Does A Motorcycle Alarm Drain The Battery?

We do love our motorcycles, don’t we? Irrespective of whether you own a little CB125 or a humongous Goldwing- the moment you see someone sitting on your parked motorcycle for no reason, it blows your valve off.

Then comes the worst nightmare of your motorcycle getting stolen- apologies for painting this dreadful picture. But they do come true, and there is something you can do to address these two situations. You may opt for the wire-locks, disc brake locks, and chains, but being visible also makes them prone to tampering. Even though your motorcycle might not end up with the thief- there are high chances of damage.

Thanks to technology- you now have better options. Riders! Say hello to anti-theft motorcycle alarms.

How to deter theft attempts on your motorcycle?

Fence Plier close-up
Image by drumuph from Pixabay

A few high-end motorcycle feature engine immobilizers as a standard feature- Honda’s HISS being one. However, as the acronym sounds, it’s a discreet activity running in the back end. That’s the case with most engine immobilizers.

Thieves do not always ride away motorcycles, and thefts are planned well in advance. Bolt cutters would split the locks and chains into half in seconds. Picking up a motorcycle and stowing it away in a van can be done in a matter of minutes. Making the stolen bounty invisible to someone looking for it.

Alarm systems do not guarantee against thefts. But they do give your beloved machine some space to fight back and scream out for help. The components in the unit connected to the battery raise fears that it might draw too much power if the motorcycle is not being ridden regularly.

There is a good number of riders out there who pull out their motorcycles only for a leisurely weekend ride or once in a month, probably for a long tour. So this raises the question “Does a motorcycle alarm drain the battery?”

How does the motorcycle anti-theft alarm system work?

We first need to have a broad understanding of how motorcycle anti-theft alarms work. I assume you are not going to fall for the cheap basic systems that could be easily tampered. Thieves have been getting smarter, and thankfully even the system.

Anti-thefts now come mated to a GPS tracker with an in-built SIM card (chargeable by the operator). The unit not only pings location but is also smart enough to send updates to your phone, suspecting any unusual movements of the motorcycle. A few even offer an engine cut off system rendering your motorcycle non-rideable when it senses a tampering attempt.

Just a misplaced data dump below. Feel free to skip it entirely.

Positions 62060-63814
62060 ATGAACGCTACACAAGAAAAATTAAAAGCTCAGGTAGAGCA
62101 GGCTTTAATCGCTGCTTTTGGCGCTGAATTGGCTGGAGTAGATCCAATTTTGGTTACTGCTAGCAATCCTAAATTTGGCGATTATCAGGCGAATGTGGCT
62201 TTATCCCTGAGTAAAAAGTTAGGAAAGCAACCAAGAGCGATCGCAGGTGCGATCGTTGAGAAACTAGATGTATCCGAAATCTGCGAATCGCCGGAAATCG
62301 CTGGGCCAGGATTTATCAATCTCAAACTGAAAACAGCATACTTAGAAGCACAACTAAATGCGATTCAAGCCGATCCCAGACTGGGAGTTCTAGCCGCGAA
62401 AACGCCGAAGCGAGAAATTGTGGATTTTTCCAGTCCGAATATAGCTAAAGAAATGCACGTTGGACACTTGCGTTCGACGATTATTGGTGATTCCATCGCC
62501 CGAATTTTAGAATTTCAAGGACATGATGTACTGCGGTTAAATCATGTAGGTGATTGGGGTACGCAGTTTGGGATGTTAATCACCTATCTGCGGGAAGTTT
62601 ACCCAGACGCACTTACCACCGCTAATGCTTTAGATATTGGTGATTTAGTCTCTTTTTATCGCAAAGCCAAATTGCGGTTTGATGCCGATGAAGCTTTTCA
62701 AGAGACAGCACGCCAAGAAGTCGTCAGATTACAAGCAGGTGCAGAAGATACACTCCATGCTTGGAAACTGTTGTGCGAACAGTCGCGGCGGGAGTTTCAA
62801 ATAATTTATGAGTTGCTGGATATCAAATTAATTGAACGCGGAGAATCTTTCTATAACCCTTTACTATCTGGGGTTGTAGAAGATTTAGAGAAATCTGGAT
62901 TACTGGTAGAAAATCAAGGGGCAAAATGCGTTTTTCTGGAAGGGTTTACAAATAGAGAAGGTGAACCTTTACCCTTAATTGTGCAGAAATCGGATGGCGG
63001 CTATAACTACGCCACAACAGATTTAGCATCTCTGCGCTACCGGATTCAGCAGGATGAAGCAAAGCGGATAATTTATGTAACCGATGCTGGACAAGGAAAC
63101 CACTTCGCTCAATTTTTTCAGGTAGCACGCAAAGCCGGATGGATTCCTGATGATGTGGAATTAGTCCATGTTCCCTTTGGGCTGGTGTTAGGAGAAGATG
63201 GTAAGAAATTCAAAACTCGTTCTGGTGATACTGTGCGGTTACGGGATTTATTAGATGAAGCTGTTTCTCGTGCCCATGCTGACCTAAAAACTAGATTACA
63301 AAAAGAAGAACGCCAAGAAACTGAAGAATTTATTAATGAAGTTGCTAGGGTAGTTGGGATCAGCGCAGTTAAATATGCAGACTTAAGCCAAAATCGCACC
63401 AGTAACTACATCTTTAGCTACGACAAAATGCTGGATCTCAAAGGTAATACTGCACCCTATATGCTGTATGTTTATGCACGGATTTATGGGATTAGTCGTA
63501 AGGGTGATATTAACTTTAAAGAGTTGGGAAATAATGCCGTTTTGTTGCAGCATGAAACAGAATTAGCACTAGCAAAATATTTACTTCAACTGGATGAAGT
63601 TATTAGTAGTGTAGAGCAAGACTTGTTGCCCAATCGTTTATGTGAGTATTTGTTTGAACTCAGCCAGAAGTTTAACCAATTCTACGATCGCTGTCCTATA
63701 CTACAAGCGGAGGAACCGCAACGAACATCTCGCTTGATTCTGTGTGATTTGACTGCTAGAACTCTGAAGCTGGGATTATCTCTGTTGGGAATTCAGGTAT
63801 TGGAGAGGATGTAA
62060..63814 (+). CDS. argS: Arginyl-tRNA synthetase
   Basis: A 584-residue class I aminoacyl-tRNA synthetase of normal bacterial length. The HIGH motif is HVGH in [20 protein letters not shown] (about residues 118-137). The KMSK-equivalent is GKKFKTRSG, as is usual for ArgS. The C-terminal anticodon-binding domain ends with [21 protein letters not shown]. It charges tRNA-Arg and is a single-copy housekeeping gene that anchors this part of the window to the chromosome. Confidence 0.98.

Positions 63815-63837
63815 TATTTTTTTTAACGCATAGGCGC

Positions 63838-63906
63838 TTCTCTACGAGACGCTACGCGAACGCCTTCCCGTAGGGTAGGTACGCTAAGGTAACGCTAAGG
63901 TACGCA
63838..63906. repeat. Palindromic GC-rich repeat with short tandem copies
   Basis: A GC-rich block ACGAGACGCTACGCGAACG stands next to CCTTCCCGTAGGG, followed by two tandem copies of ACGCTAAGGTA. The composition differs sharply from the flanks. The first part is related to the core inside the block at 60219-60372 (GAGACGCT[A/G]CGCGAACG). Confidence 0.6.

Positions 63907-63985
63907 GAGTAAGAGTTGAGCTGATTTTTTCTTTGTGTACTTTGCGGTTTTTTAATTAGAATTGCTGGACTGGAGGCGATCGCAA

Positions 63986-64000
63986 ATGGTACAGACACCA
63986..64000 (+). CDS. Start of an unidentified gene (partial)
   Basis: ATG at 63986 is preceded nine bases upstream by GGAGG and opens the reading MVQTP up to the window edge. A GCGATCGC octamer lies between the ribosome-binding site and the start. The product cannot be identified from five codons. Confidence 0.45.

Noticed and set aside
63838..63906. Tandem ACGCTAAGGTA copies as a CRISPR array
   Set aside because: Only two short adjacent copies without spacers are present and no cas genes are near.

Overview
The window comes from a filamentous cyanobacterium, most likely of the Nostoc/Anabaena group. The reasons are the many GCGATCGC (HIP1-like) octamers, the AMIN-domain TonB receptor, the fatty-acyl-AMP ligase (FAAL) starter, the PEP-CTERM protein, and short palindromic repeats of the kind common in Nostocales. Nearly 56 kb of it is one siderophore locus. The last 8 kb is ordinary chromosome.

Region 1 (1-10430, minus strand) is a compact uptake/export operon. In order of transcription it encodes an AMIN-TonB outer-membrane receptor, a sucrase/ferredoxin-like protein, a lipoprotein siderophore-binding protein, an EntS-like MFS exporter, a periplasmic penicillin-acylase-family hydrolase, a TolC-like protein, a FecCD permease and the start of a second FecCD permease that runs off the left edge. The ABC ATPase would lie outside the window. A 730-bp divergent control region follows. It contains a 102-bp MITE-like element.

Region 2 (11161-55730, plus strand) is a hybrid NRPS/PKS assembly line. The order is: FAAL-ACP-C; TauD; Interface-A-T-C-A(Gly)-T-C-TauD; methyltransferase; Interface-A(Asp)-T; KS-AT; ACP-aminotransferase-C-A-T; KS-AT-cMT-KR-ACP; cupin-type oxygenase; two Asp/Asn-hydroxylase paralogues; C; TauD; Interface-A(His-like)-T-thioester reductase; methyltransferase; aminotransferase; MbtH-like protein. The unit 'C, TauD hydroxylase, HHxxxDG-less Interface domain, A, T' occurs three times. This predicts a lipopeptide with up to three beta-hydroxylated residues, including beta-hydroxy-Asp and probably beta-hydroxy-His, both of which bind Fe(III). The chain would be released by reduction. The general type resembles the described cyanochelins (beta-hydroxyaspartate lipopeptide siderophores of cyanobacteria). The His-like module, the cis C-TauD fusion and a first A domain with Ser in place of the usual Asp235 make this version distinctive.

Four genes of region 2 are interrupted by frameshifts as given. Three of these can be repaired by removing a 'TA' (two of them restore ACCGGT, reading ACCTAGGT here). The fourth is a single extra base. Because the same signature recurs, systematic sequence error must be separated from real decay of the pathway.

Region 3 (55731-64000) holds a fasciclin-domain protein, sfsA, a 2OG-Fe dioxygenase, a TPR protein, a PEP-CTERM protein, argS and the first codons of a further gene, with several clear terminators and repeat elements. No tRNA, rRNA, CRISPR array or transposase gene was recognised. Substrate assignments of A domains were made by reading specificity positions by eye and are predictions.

The anti-theft system comprises of a gyro-sensor embedded into the control unit getting into alert the moment you turn off the ignition key. Sensing any strange movements of your motorcycle in switched off mode is enough to send out a deafening distress call through the buzzer. The engine immobilizer then shuts off the ignition function for any cranking attempt, and the sim-enabled GPS unit would start broadcasting warning messages as well as coordinates that you may track on your mobile or desktop.

So, will the motorcycle alarm drain the battery?

The entire anti-theft being connected to the battery and drawing power with the motorcycle at rest does sound worrisome. However, the truth is that modern systems are very efficient and consume little charge to function. The unit that consumes maximum power is the buzzer, but then it is not every day that your motorcycle undergoes theft attempts.

Trackmate Mini 4G

Trackmate Mini on Amazon

The frequency of pings also determines the power consumption. Major motorcycle anti-theft systems would drain your battery worse by 50% in 15 days if your bike has not been ridden or cranked at all. A few tracking systems come with battery packs that power the unit for a good number of hours. For example, the Trackmate Mini offers a claimed 6 hours of battery life once activated for tracking.

So breathe free if you are a regular rider, or maybe in a worst-case scenario- using your motorcycle once a month is still not a spot to worry. You will have enough cranking power in the battery to fire up your motorcycle, kick-starting the charging cycle.

If you are still apprehensive of the battery losing charge- it would not be a bad idea to idle your motorcycle once a week. The battery may not charge itself as quick under idling but would trickle-charge it a few notches higher.

Conclusion

Police motorcycle
Image by Kosti Keistinen from Pixabay

Trust this puts to rest all the fears surrounding the use of a motorcycle anti-theft alarm system. Even if you’re using a conventional locking system, it would be a good idea to have an anti-theft installed on your motorcycle without worrying about battery drain.

Particularly if you’re a regular rider and park your motorcycle at new and unknown places. There have been situations where a motorcycle was located and recovered by the cops 500+ kilometers from where stolen.

There is an array of anti-theft systems available for you to choose that suits your requirement and budget. It is more like an additional insurance policy for your motorcycle if the situation goes awry. Though it cannot guarantee that this would completely deter a theft attempt, with the odds highly reduced puts you and your motorcycle in a much better position to deal with the situation.

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